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How do you assign network users administrative rights on some computers but not on others?

srsdtech asked
Medium Priority
Last Modified: 2010-04-18
This seems like an easy thing to do, but I can't figure out how.  I manage the network for a school, and would like to give staff members administrative rights on their computer and the computers in their classroom but not on the rest of the network.  The main trouble they run into is being unable to install programs.  They can get around this by logging onto the computer rather than the network, but the problem is that some of them have decided that logging onto the computer is easier and now do that all the time.  I want them to log onto the network so their logon script executes and so that server programs and services can more easily be deployed.

We have a Windows 2003 Native domain.
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In the ideal world, a network administrator deals with ALL software installs.
People install stupid things because they don't know any better.
Barring a reason for the staff to have a local logon for a system, they should be vigorously denied that right.


Back to reality. If they can log into the local machine and prefer to do so, there's little you can do so long as they retain that logon information.

You'll need a multi-pronged approach:

1: identify the computers each staff member needs software installation right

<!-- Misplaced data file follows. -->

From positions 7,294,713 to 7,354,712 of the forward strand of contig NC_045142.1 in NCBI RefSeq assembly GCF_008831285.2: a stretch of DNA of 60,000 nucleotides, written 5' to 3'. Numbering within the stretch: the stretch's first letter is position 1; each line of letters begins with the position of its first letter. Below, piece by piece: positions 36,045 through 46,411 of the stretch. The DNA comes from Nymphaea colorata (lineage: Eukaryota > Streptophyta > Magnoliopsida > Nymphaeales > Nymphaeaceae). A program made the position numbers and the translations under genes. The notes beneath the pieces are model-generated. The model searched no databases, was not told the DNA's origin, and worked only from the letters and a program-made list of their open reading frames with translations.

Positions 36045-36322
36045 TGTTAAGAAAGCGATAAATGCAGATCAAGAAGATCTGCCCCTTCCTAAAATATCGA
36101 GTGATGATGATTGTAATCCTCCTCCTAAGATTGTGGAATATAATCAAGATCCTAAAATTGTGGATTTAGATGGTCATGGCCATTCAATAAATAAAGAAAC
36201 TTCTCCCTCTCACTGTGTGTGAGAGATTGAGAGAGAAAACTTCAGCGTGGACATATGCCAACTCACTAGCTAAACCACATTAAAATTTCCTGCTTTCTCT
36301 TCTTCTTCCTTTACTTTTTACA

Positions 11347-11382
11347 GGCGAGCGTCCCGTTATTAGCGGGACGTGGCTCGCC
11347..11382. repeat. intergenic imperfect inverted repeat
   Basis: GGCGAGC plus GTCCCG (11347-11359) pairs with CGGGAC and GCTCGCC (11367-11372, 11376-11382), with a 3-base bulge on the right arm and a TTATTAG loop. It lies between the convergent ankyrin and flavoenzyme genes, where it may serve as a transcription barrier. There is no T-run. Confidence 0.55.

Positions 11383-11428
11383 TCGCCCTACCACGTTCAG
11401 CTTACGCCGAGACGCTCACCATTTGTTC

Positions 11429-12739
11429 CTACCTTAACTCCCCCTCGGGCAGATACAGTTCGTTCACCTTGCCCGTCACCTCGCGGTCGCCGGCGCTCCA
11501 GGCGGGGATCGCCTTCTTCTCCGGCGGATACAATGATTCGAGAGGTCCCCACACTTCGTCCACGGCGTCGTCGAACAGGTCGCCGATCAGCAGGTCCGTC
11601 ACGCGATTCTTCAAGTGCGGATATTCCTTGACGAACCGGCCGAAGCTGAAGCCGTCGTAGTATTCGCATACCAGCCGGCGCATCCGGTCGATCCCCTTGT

2: on THOSE COMPUTERS ONLY add the staff member to the local Administrator's group

Personally, I think you're going to run into trouble by allowing the (relatively unwashed) masses do software installs at their own whims.


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Kevin HaysIT Analyst

You can do it by machine if you wish or you can create a batch script the the following info in it.

net localgroup administrators domain\username /add

This command will just have them in the administrators group on the local machine and nothing else.  I would also have them as "users" only if you can for the network.  The problem with logging into the computer is they probably won't have anything, no drives mapped, etc....

You could also look into restricted groups if you want to control who's got admin access as well.

Kevin HaysIT Analyst

Also another note :)

The command I used just let's them be in the Local Admin group on the local PC only.  None of my users have accounts that are local to their machines and none of them are members of the admin group locally to their machine either.  Like MidnightOne suggested, you cannot have your users installing things or even logging on locally to the system.  It just creates a nightmare really.

I would never give users direct admin privileges if I didn't have to.  I've scripted most of my application installs to run with AutoIT (download: http://www.autoitscript.com/autoit3/) with admin priveleges.  You can do this by creating a m3u file (AutoIT script file) with the following syntax:

Try using AutoIT (Download here:)

You can easily create a m3u script file that can be compiled into an executable.  Just specify the account, password, name of the exe or bat file, and path.  Works like a charm.  Best of all it's free!  Definately one of the most useful tools I have in my admin arsenal.  Here is the syntax:

Dim $UserName, $DomainName, $Password, $RunProgram, $RunPath

$UserName = "Username"